AI is changing the way we work, play, interact, drive and ultimately live our lives. It’s stepping in to fill roles traditionally held by people, and is ripe with potential to make us happier, healthier and more productive. But amidst the promise of AI, there are significant implications for privacy and ethics. AI that is designed to closely interact with people will “know” a lot about us -- and we, as consumers, may not be okay with that in all instances. Where should the tech world draw the line? And how can the ecosystem ensure that AI benefits people without aggravating inequality or replicating societal biases?
AI ethics will be one of the major themes explored at Affectiva’s 2019 Emotion AI Summit. During one of the panels, titled “How Do We Realize Ethical AI? The Ethical Development + Deployment of AI,” we’ll have an open dialogue on actionable steps that organizations and individuals must take to ensure that AI is transparent, ethical and equitable. Panelists will include Terah Lyons, the Executive Director of the Partnership on AI, Heather Patterson, Ph.D., J.D., Senior Researcher at Intel Labs, and Deena Shakir, Partner at Lux Capital, with WIRED senior writer Will Knight moderating the discussion.
We caught up with one of these panelists, Terah Lyons, to get her take on this year’s Summit theme, human-centric AI, and the implications as the technology plays an increasingly large role in our lives. Her organization, the Partnership on AI, brings together academics, researchers, civil society organizations and technology companies to advance the public understanding of AI and develop best practices for how AI should be developed and deployed with fairness and transparency.
Read on for her thoughts:
What have been the biggest changes you’ve witnessed in AI?
That’s a big question. The field has obviously been through some significant transitions in the last several years. One of the largest, I think, is the scale of attention now being paid to interdisciplinary ways of understanding AI-based technologies and their impact. It has been really heartening to see the traditional AI research field evolve beyond the technical research domain and embrace other ways of understanding how humans and technology interact, drawing on work done by scholars and experts in science and technology studies, humanities and social studies, and other fields and methods. And this transition has obviously informed the way the technology sector itself has evolved; AI can’t be divorced from the contexts in which it is built and into which it is deployed. Hopefully we continue to meaningfully grapple with that.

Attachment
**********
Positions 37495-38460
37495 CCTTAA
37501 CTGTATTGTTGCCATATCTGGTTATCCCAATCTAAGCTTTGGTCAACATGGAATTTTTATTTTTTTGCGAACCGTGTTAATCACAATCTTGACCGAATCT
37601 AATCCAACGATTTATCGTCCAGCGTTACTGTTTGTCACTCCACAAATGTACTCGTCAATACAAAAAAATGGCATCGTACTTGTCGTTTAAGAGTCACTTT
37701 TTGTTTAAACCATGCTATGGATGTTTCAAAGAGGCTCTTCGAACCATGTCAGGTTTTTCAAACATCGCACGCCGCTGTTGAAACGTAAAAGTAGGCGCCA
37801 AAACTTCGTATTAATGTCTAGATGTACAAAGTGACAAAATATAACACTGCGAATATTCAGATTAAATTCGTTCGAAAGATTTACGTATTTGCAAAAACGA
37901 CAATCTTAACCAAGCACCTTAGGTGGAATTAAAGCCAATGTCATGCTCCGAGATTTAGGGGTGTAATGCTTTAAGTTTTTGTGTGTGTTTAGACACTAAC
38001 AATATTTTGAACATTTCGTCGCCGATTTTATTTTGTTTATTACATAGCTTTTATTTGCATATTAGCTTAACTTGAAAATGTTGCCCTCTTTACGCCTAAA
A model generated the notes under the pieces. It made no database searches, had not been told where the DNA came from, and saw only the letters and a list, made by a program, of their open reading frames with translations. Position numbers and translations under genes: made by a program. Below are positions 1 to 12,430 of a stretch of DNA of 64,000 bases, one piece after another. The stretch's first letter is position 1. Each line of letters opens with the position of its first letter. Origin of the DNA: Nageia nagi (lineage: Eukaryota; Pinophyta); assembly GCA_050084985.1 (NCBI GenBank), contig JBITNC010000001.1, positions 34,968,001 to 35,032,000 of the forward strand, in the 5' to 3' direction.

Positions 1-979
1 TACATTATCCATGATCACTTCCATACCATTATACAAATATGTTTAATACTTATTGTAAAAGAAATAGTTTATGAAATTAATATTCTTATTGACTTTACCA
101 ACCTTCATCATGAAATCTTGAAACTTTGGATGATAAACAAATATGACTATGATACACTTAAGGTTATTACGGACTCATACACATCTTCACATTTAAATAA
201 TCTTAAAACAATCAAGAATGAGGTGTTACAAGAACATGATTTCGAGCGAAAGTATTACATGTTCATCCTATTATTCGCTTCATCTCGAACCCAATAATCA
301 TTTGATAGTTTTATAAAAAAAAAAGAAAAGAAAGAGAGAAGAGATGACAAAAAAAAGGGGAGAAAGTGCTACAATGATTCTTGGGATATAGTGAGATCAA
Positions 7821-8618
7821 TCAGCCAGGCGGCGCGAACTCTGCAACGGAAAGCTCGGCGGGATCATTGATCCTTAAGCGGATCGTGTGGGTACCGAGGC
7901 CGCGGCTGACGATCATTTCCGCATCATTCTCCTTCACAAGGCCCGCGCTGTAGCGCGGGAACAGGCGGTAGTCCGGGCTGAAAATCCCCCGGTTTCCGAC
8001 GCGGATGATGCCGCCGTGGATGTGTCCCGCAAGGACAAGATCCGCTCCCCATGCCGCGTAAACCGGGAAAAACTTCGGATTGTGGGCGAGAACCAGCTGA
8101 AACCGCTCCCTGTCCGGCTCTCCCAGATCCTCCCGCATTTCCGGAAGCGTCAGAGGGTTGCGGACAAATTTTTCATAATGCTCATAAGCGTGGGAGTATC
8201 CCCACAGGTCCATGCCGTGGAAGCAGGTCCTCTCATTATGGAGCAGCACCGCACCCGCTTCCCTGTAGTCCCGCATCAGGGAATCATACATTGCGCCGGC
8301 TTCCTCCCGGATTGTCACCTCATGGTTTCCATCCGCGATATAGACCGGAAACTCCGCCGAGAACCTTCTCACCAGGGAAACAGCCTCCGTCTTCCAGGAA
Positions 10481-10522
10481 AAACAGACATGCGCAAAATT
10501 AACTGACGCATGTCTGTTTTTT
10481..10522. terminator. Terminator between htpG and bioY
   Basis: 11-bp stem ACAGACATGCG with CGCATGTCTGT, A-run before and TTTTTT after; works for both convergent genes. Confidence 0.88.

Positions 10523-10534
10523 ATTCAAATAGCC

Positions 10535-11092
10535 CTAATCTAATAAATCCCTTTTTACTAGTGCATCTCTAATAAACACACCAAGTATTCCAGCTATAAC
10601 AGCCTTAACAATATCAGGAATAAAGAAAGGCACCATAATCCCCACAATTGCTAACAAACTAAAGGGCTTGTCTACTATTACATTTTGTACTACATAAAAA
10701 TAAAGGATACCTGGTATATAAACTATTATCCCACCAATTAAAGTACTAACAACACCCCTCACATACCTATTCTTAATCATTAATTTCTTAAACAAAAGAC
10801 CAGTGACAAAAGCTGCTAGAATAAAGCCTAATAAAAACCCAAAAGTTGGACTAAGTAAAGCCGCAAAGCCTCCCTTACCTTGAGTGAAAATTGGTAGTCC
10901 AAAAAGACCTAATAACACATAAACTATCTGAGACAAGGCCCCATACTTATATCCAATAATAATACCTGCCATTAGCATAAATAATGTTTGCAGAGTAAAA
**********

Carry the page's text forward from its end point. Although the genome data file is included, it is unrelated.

Where do you see Human-Centric AI in five years? Ten?
AI is already integrated in so many products and services in daily use by a significant number of people. I think we’ll see AI increasingly make decisions for and with us -- that could either be a good thing, or it could be very bad. I’m hopeful that it will increase individual productivity and enhance the quality of people’s lives, including in specific, high-potential domains like healthcare and other areas ripe for scientific and structural advancement. We’ll have to work carefully to ensure that disparate impacts aren’t brought by these gains, however, and that the benefits of AI are distributed widely instead of just to a privileged few.
As Human-Centric AI continues to evolve, what do you believe will be the biggest impact on consumer behavior?
I don’t work in consumer technology but I have to assume based on what we’re seeing in the field that more and more people will allow companies to collect fairly intimate data about them -- their lives and daily patterns -- and that the data will increasingly be used to “assist” us in making decisions about what to buy, eat, where, and more. Algorithms, for some, may help alleviate some of the decision fatigue of daily life, even as the world around us gets more and more complicated. Hopefully these technologies also help us navigate the world more effectively -- whether the healthcare system or our daily commute to work, or otherwise.
There are some pretty significant concerns about ethics and privacy violation involved with AI. How do you see these concerns been addressed in the future?
Again, I am optimistic about the attention being paid to these issues in this moment. I am hopeful that considering these issues carefully as a regular part of the product development lifecycle or scientific process starts to become the norm. Practically, we need to build the right processes, systems, and decision frameworks within organizations in order to do that -- and also to ensure that those systems reflect a long history of work and lessons that came before AI and can be applied again in these circumstances.
What are you most excited to see from Human-Centric AI in the future?
I’m looking forward to AI that serves all of us -- though we have a long way to go. I also am really excited about the potential that AI has to help assist with scientific advancement. This type of technology won’t necessarily be consumer-facing, but it will result in breakthroughs at a scale and pace that we haven’t been able to achieve before due to increasingly advanced capacity to process and analyze data. There are some organizations doing groundbreaking work on using machine learning to understand protein folding, for example, which will fuel drug discovery for diseases that we haven’t yet been able to cure. AI will bring some of those grand challenges within our grasp.
Interested in learning more? Visit www.partnershiponai.org, and don’t miss Terah’s panel at the 2019 Emotion AI Summit!